Characterization of Novel Copper-Carbon Covetic Materials

S. Nilufar, I. Jasiuk
University of Illinois at Urbana-Champaign,
United States

Keywords: copper, carbon, covetics, mechanical properties, structure, composition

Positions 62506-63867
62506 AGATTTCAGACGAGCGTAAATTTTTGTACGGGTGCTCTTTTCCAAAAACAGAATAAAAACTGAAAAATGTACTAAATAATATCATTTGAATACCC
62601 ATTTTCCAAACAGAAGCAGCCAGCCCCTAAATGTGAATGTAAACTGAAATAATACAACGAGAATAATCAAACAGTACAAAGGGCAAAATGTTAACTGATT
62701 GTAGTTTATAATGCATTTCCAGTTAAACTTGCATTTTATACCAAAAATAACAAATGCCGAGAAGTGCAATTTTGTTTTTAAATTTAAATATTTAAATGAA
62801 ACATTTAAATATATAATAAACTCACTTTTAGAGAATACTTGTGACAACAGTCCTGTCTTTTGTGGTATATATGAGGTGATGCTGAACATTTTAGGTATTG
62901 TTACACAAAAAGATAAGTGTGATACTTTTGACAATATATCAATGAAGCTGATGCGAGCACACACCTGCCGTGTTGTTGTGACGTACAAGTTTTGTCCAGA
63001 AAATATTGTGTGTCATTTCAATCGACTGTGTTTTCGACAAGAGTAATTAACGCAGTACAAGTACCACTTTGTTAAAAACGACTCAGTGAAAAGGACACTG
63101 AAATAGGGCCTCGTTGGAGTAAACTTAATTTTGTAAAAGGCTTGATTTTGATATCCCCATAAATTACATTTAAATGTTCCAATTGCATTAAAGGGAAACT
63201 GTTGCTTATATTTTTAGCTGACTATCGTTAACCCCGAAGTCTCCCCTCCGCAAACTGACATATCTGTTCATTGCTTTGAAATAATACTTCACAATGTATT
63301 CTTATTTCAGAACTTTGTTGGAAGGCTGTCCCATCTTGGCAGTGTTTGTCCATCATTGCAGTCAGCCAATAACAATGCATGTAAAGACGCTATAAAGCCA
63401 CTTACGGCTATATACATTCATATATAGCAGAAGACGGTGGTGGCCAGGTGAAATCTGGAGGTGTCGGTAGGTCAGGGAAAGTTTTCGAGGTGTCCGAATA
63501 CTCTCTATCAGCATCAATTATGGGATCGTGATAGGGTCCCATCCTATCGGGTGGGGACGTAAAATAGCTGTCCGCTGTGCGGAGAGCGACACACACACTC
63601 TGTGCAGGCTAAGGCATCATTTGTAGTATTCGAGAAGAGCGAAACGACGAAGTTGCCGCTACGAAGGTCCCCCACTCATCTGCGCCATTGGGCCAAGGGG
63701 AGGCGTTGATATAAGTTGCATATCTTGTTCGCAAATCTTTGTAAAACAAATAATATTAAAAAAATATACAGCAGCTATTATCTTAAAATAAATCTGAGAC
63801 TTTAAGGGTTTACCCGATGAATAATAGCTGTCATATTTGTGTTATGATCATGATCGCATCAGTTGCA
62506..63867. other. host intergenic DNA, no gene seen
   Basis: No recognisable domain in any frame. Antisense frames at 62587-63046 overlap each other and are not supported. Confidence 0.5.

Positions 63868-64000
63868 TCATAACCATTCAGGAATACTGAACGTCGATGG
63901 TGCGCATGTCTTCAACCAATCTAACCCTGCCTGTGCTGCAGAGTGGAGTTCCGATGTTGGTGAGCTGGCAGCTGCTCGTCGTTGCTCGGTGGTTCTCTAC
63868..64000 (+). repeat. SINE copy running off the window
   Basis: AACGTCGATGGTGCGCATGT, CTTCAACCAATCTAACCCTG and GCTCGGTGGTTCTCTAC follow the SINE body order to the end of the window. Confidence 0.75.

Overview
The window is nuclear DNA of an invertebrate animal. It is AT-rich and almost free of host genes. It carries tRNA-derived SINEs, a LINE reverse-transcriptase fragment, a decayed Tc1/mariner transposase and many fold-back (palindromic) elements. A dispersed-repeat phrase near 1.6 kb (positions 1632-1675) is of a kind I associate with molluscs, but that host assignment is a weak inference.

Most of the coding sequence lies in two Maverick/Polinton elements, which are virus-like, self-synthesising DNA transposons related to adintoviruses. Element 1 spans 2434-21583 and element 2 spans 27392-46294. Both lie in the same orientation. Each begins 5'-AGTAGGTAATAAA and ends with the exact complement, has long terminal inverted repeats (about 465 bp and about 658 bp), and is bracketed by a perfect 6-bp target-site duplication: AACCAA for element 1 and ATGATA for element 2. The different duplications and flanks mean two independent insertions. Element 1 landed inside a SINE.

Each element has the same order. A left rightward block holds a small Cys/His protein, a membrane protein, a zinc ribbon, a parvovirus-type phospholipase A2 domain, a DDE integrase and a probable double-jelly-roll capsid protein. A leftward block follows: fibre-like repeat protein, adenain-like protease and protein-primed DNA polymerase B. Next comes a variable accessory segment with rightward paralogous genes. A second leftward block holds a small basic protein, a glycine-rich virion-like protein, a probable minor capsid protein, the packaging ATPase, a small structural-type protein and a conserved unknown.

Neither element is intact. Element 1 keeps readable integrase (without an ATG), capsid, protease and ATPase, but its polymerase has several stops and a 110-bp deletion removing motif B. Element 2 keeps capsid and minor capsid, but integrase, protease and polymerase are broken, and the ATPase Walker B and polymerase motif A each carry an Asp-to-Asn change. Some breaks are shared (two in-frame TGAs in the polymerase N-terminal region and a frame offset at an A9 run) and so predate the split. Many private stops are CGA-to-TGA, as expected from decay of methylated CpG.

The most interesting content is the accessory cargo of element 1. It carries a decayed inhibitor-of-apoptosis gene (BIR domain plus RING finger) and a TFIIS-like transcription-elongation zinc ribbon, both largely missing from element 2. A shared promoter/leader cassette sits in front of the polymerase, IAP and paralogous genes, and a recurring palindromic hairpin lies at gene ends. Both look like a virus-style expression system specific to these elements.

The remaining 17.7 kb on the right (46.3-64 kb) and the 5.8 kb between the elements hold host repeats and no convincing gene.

It is known that solubility of carbon in copper is very small. Covetics are novel materials in which carbon is infused into a metal in a new way far beyond the solubility limit. We studied the structure, composition, and properties of 10200 copper-carbon covetics, with 0, 3, 5 and 9 weight percent (wt%) of carbon. These materials were in as cast T0 condition. Scanning electron microscopy (SEM) was used to visualize grain size and fracture surfaces. X-Ray Diffraction was employed to measure lattice parameter and crystalline size. The crystallite size of copper covetics decreased for 3 wt% C covetics but then the value increased with addition of more carbon. SEM-Energy Dispersive Spectroscopy (EDS) and combustion infrared detection were used to measure carbon content. Amount of carbon detected in SEM–EDS analysis was less than the target amount of C used during the manufacturing process. Smaller grain size and crystalline size and larger lattice constant were found in the 3 wt% C covetic. Mechanical properties were obtained using hardness, impact and tensile tests. Covetic materials with 3 wt% C showed highest Vickers and Rockwell hardness, Charpy impact energy, and yield and ultimate tensile strengths. More specifically, for the 3 wt% C covetic the Vickers and Rockwell hardnesses increased by 71% and 92% respectively as compared to the 0 wt% C. The maximum energy increased almost three times for the samples which had 3 wt% C as compared with the material with 0 wt% C. Under tensile loading, copper covetics also exhibited higher yield strength, ultimate strength, and at the same time higher deformations. The ultimate tensile strength increased by 31% (from 0 to 3 wt% C) from about 170 MPa to nearly 223 MPa. Similarly, 0.2% yield strength increased by 33% for the same material. Elastic modulus remained unchanged and the value was 115-117 GPa for all studied covetics. Ultimate tensile strain also increased for 3 wt% C covetics. Finally, density decreased with increasing carbon content. In summary, the Cu-C covetics showed improved mechanical properties over base copper material and new deformation mechanisms, which make them promising new metal-based structural materials. Further fundamental studies are needed to study these materials so they can be safely used in variety of engineering applications.